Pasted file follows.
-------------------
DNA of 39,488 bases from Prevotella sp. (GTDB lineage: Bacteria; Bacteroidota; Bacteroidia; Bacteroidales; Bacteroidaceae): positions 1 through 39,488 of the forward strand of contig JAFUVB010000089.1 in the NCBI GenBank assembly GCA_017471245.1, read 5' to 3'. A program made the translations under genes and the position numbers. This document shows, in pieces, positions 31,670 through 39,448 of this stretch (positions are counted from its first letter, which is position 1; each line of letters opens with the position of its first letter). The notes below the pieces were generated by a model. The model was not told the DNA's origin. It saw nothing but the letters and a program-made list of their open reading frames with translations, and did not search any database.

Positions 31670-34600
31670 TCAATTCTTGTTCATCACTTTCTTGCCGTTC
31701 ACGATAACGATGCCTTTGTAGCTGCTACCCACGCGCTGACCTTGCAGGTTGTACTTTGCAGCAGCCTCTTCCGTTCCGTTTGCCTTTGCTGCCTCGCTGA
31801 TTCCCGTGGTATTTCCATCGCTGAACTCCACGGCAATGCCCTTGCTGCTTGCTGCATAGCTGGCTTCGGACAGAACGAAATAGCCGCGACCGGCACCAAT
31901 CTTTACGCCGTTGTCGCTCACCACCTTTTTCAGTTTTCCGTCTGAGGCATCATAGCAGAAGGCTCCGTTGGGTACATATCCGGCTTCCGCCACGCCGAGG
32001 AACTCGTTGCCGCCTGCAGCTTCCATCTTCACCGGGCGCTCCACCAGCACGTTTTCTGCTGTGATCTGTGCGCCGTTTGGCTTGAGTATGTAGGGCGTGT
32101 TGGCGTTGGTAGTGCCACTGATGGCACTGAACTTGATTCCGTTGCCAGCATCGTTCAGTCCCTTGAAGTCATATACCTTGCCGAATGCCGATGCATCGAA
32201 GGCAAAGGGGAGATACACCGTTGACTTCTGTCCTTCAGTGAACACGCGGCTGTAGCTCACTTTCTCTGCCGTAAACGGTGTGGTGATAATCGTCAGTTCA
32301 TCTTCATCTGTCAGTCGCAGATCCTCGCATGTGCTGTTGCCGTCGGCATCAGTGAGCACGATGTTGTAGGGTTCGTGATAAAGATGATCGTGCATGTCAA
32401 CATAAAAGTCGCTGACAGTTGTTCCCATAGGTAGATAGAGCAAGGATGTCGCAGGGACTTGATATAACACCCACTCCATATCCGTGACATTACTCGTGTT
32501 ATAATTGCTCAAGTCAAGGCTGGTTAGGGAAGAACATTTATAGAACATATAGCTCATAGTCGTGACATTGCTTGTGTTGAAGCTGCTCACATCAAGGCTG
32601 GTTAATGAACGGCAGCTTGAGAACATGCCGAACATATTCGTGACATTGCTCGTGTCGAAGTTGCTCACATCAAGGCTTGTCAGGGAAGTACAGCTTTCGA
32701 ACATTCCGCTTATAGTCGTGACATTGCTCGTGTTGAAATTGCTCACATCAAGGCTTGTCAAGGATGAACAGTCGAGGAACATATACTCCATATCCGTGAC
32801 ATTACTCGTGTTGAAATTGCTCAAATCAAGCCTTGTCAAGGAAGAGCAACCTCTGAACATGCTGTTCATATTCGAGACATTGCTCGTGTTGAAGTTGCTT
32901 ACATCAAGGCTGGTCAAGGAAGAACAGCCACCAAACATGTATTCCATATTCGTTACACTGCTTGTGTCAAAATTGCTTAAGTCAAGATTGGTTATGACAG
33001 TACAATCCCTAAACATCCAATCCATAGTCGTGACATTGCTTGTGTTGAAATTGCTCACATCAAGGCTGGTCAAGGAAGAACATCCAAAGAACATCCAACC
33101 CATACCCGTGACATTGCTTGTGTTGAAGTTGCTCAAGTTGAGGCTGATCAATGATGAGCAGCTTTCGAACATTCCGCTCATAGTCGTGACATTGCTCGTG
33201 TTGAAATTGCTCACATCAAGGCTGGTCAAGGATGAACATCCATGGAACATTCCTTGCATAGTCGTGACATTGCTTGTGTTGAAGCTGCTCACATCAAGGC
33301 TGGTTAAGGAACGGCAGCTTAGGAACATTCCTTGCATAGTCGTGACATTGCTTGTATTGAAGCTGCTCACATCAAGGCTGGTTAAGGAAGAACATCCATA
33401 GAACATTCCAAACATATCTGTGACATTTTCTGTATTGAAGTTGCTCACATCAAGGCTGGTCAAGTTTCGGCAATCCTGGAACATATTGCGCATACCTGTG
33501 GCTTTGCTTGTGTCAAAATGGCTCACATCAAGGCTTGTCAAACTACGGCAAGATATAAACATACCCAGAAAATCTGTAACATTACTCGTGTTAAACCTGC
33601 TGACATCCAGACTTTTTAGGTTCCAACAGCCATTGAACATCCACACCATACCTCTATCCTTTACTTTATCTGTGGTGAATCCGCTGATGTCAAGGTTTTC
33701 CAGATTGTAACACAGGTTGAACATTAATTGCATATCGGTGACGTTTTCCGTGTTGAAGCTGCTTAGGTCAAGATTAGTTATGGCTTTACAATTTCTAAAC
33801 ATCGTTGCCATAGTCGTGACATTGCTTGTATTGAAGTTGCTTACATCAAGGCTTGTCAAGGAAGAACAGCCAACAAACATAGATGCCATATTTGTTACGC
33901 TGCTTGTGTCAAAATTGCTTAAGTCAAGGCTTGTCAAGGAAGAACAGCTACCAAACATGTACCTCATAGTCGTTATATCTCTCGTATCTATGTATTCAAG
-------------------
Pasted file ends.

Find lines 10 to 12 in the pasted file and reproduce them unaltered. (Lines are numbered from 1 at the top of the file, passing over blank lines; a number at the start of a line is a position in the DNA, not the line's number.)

32301 TCTTCATCTGTCAGTCGCAGATCCTCGCATGTGCTGTTGCCGTCGGCATCAGTGAGCACGATGTTGTAGGGTTCGTGATAAAGATGATCGTGCATGTCAA
32401 CATAAAAGTCGCTGACAGTTGTTCCCATAGGTAGATAGAGCAAGGATGTCGCAGGGACTTGATATAACACCCACTCCATATCCGTGACATTACTCGTGTT
32501 ATAATTGCTCAAGTCAAGGCTGGTTAGGGAAGAACATTTATAGAACATATAGCTCATAGTCGTGACATTGCTTGTGTTGAAGCTGCTCACATCAAGGCTG